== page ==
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Minamoto no Yoritomo, is looked upon in a radically different light, owing to his considerable efforts to stay on good terms with individual religious centers in both the Kantò and the central region. In particular, Yoritomo’s support of the reconstruction of Tòdaiji has come to stand as the symbol of his religious spirit. However, a closer examination of Kiyomori’s career reveals that his confrontation with temples was not a question of spirituality (or a lack thereof). Nor was it really a designed strategy, but rather it was the product of his positioning vis-à-vis the established power structure. In contrast to Yoritomo, Kiyomori was obliged to build his influence within the existing system. He thus expanded his wealth and power by reducing the assets of noble and religious proprietors, thereby alienating himself in the process from the old elites in Kyoto.69 Kòfukuji first felt the expanding ambitions of the Taira in 1158, when Kiyomori ordered a land survey in Yamato, which he had received as a proprietary province from Go-Shirakawa following the Hògen Disturbance. Though the clergy opposed these surveys, it seems that they were indeed performed, damaging the temple’s exclusive claims to Yamato.70 The sources indicate that the tensions between Kiyomori and Kòfukuji continued during the two decades before the outbreak of the Genpei War and the subsequent destruction of the temple at the hands of Taira forces. For example, in the twelfth month of 1172, service people of the Kasuga shrine confronted retainers of Taira no Shigemori (Kiyomori’s oldest son) in Iga Province. It is not clear exactly what triggered this conflict, but it escalated into a physical confrontation, where some service people were killed. Kòfukuji subsequently filed an appeal to have the warriors punished, threatening to stage a protest in the capital if no actions were taken against the Taira retainer. The Fujiwara chieftain (Motofusa) managed to delay the monks briefly by sending his messenger to Nara to calm the clergy. However, many Fujiwara nobles were more inclined to support Kòfukuji’s case, as indicated by Kujò Kanezane’s opinion that there was “righteousness in the clergy’s appeal.” Since the imperial court and the retired emperor did not respond, the Hossò monks entered the capital a few days later with their divine symbol (the holy sakaki branch, or shinmoku) as promised, but they were turned back by defending government troops who were dispatched on the streets of Kyoto.71 Unless the silence of the sources is misleading, this ended the conflict, which thus resulted in a rejection of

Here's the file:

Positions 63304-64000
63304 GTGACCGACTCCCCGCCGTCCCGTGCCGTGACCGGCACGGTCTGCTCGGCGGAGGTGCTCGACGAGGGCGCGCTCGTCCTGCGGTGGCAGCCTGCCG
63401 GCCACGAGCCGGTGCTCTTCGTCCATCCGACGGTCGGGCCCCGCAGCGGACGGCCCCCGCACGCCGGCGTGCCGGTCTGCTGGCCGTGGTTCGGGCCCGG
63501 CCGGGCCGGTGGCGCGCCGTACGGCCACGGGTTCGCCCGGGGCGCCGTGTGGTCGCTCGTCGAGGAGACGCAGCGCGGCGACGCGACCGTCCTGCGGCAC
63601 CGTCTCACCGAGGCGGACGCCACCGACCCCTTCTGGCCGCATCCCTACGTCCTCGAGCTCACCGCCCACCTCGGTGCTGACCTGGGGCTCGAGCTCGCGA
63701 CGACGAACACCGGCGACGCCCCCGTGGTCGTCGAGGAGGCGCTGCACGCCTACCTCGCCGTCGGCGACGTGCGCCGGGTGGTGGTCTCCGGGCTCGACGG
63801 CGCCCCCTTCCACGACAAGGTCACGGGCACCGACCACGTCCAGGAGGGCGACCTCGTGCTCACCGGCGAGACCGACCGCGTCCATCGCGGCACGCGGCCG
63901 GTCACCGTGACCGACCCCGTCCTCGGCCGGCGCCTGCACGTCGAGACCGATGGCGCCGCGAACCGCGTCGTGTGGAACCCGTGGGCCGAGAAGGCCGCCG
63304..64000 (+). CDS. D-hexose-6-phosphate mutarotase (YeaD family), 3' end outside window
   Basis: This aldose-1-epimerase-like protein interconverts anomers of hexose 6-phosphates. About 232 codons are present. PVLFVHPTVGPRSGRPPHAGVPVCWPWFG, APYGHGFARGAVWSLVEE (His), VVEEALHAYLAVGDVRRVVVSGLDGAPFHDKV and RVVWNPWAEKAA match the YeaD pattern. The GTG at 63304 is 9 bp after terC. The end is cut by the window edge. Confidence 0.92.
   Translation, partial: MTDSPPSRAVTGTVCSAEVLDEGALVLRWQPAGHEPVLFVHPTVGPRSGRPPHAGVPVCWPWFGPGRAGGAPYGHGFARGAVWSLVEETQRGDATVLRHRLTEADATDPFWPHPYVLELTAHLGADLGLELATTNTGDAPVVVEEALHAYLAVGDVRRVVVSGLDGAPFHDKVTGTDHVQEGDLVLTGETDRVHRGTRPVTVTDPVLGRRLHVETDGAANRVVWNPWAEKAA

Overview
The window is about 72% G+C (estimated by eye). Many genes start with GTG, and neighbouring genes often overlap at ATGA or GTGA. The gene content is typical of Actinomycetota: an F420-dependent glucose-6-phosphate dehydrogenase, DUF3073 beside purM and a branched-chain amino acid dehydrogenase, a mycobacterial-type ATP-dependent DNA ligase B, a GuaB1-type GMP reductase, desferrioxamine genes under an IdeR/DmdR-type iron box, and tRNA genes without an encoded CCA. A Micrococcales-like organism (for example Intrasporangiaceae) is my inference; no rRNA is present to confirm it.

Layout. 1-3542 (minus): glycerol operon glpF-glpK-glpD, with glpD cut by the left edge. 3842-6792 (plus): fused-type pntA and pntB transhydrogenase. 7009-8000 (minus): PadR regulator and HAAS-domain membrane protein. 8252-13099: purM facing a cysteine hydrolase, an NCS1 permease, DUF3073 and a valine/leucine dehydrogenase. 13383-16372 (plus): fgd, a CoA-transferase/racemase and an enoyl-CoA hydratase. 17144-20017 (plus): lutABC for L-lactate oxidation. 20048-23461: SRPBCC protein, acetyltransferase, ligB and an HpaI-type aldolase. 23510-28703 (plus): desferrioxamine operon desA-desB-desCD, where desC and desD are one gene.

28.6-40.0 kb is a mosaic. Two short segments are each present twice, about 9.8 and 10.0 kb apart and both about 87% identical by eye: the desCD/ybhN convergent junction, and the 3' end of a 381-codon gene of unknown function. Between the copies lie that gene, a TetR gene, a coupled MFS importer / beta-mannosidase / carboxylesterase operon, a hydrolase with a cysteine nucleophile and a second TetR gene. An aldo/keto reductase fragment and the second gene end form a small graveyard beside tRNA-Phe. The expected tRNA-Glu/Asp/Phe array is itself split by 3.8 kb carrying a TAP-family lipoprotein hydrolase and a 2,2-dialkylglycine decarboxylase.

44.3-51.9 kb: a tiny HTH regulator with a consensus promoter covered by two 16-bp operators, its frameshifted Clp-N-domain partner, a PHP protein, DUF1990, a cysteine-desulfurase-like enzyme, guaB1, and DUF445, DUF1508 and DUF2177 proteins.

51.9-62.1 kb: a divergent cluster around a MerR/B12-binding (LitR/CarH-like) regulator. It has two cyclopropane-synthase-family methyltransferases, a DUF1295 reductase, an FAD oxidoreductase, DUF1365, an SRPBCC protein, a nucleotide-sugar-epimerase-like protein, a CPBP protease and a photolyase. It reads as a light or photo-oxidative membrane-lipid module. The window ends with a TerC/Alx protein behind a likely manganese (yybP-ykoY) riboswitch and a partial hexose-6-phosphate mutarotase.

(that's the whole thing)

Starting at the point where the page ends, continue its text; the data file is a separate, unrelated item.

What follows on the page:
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Kòfukuji’s appeal and Go-Shirakawa’s successful protection of his Taira retainers. In spite of his antagonistic stance against Kòfukuji, it must not be assumed that the Taira chieftain categorically opposed all major religious institutions as some scholars seem to believe.72 Though involved in a skirmish with Gionsha servants in 1147 early in his career, Kiyomori worked hard and consistently not to threaten Enryakuji, and he cultivated a close relationship with its most popular leader for over a decade. Kiyomori hoped to make Enryakuji a political ally, and his tie with Myòun was apparently crucial to him. The monk had been the master of ceremonies when Kiyomori took the Buddhist vows in 1168. But Myòun was also one of a few carefully selected aristocrats that Kiyomori supported within Kyoto, causing increasing resentment and envy against both himself and his associates. As seen above, his connections with Myòun ranged him against important elements close to Go-Shirakawa, leading, in 1177, to the Shishigatani Affair. Such resistance notwithstanding, Kiyomori never seems to have wavered in his support of the monk. Indeed, only four days after the plot against him was exposed, Kiyomori pardoned Myòun, and later that year he had the monk’s confiscated estates returned to him.73 In fact, even after Kiyomori’s death (in 1181) and as the Taira warriors burned down important temples in the capital area, efforts were continually made to court and to stay on good terms with Enryakuji. Following the Shishigatani Incident, Kiyomori continued his passive support of Enryakuji against Go-Shirakawa in another episode that took place early in 1178. On the twentieth day of the first month, Enryakuji monks acted on rumors that the retired emperor planned to visit Onjòji secretly to sponsor an initiation ritual. Such a ritual, the monks argued, would allow Onjòji an ordination platform, bringing to life again the old issue of Onjòji’s independence. The retired emperor told Kiyomori to confront the monks, but he disregarded the order. As a consequence, under threat of Onjòji’s being attacked, Go-Shirakawa had little choice but to cancel his visit. The retired emperor partially avenged his defeat in the fifth month by excluding Enryakuji monks from important state-protecting rituals at the imperial palace, but that may have been a small price for Enryakuji to maintain its dominance over the Tendai sect.74 At the midpoint of 1178, Kiyomori and Enryakuji were not